The Seductiveness of the Interval

Hamza Walker, 2010

In 2006, Romanian President Traian Basescu organized the Commission for the Study of the Communist Dictatorship in Romania. Conducted 17 years after the fall of Nicolei Ceausescu’s regime, the commission’s goal remains unclear. Was it prompted by the pursuit of justice? Was it simply a matter of historical record? Or was it to acknowledge a painful chapter in the nation’s history, which in turn would serve as the basis for healing à la South Africa’s Truth and Reconciliation Commission? In any case, the report calls into question the perspective and time frame needed to construct a national narrative in the wake of revolutionary change as Romania transitioned from a communist dictatorship to a democracy. Making up for all that was left unknown and unexpressed is a task for the last generation of artists and intellectuals bearing an imprint, however faint, of life under Ceausescu’s regime. Such is the case with the artists Stefan Constantinescu (b. 1968), Adrea Faciu (b. 1977), and Ciprian Muresan (b. 1977) participating in Seductiveness of the Interval.

Curated by Alina Serban, and initially shown in the Romanian pavilion of the 2009 Venice Biennale, Seductiveness is a group exhibition conceived in terms of theater, where the works are installed in an architectural structure amounting to a stage set. Designed by studioBASAR (Alex Axinte and Cristi Borcan), this structure will be reconstructed in its entirety in The Society’s gallery. Seductiveness is less directly concerned with Romania’s communist past than it is with how that past inflects considerations of current sociopolitical affairs. Whether it is a story of exile and displacement as in Constantinescu’s video Passenger, a first person account of a small group of Chilean political refugees who, after fleeing one dictator (Pinochet), are given asylum by another (Ceausescu); or Muresan’s video, Dog Luv, whose screenplay, by Saviana Stanescu, is a cross between George Orwell’s Animal Farm and reports of torture at Abu Ghraib; or Faciu’s EXUBERENTIA suspended, which uses a garden as metaphor for the fleetingness and frailty of life, these works are reflections on moral progress from the perspective of a generation of artists with vivid memories of life under a highly repressive political regime.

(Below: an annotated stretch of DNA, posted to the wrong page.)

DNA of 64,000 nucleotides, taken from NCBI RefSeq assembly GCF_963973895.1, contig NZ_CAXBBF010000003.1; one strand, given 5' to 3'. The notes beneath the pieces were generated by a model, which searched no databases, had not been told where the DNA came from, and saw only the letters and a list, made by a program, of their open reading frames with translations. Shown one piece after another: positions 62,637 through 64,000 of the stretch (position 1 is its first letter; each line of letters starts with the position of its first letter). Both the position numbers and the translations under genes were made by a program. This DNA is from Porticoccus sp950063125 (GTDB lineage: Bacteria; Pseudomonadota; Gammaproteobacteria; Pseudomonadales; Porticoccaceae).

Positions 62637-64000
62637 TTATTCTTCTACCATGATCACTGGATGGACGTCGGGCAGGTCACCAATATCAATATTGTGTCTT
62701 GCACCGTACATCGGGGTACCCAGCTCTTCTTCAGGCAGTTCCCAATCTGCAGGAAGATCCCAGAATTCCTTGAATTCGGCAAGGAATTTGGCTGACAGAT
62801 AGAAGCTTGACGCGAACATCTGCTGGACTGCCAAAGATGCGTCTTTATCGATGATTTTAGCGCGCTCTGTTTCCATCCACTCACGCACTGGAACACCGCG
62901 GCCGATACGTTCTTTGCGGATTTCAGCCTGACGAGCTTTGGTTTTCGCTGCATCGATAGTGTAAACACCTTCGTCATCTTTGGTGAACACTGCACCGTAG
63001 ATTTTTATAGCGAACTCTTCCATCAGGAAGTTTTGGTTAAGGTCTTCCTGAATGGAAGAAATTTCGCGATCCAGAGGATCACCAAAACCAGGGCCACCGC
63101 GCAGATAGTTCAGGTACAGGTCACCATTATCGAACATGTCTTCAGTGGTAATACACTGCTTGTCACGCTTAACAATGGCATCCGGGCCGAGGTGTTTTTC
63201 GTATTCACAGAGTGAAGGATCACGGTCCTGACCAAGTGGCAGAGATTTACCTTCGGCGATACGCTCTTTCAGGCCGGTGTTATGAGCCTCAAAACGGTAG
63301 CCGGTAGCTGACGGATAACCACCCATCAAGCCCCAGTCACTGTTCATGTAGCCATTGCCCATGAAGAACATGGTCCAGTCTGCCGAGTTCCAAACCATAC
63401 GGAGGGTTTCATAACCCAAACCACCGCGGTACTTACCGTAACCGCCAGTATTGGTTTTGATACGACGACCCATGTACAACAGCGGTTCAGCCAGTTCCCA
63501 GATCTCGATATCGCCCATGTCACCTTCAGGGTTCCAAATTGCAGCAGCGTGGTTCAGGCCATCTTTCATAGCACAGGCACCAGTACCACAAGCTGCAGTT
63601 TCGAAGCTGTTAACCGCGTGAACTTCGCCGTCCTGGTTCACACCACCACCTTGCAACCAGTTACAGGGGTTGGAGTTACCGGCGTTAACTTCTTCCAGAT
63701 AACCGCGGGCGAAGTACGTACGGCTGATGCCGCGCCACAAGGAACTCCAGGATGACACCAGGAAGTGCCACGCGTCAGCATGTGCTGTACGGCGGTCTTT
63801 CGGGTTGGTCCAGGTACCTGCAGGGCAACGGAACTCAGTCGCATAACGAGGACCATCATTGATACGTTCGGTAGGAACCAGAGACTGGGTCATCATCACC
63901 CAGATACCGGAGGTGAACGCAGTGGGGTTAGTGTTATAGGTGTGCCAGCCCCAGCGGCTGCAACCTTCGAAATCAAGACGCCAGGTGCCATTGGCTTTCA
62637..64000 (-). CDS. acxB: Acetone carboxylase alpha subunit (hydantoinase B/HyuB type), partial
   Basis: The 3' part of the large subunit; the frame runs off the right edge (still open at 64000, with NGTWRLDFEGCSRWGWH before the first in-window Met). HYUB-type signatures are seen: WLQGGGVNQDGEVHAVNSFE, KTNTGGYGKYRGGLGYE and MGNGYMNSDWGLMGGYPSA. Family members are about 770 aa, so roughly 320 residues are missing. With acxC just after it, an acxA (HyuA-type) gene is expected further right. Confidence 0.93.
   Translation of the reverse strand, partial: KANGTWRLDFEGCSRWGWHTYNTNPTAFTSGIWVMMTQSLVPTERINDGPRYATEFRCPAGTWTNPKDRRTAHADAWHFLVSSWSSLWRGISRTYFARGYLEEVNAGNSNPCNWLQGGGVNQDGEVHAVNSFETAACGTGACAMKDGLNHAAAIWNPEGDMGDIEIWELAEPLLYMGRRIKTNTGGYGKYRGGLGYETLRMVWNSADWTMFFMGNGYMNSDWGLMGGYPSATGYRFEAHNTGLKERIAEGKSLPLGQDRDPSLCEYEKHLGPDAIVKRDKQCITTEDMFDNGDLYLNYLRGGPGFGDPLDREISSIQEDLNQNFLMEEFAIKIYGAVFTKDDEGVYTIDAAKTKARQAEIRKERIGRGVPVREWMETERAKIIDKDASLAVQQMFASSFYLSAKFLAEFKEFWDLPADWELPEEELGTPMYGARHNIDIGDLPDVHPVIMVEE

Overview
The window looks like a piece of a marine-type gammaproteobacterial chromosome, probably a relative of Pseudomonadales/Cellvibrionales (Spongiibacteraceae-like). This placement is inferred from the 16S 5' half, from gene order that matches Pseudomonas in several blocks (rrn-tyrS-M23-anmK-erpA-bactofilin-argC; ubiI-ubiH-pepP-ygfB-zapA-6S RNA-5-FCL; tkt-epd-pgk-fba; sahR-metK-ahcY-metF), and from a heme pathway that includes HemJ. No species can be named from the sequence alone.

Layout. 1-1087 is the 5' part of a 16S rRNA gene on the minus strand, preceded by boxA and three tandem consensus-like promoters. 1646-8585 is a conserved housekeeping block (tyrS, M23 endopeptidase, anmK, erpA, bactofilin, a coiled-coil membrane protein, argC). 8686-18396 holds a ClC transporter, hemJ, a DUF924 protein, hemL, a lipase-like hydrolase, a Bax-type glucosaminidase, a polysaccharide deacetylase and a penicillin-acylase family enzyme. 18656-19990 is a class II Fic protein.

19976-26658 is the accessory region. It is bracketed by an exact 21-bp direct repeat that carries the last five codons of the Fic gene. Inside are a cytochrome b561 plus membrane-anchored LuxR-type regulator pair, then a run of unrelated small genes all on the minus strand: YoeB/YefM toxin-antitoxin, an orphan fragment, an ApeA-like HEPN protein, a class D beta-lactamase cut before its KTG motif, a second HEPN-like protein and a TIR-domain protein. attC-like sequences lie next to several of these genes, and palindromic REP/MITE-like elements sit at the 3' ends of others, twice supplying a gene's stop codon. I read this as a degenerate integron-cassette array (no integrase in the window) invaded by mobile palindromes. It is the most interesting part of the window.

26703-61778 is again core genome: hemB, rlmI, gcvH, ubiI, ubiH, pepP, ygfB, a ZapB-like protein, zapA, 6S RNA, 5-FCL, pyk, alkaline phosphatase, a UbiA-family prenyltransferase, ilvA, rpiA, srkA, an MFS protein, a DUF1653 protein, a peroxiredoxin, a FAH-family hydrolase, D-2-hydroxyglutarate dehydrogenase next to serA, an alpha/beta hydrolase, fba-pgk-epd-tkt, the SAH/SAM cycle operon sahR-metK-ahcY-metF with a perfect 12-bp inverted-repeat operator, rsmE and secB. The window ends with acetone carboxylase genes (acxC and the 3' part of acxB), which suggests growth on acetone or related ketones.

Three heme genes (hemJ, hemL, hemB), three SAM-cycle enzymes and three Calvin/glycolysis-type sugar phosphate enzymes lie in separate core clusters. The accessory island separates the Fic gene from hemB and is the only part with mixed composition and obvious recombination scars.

Over and above the works’ shared sociopolitical backdrop, studioBASAR’s elegant structure literally and poetically unifies them, eliciting an existential resonance between the works. The rooms housing the works are separated by open areas, or intervals, interspersed throughout the structure. Set within an overarching structure, the experience is one in which the viewer becomes an actor aware of themself in the role as viewer. In this theater of self-reflexivity, the works become parts of a much grander narrative that for want of a better term goes by the name “the human condition.” However relative the terms are from one country to the next, hope and despair nonetheless remain universal. In the era of globalization, grave acts of inhumanity and courageous acts of humanity know no national borders. Our perception of the rate at which the human condition could be said to improve not only depends on the headline events but on whether or not there are indeed roses to stop and smell.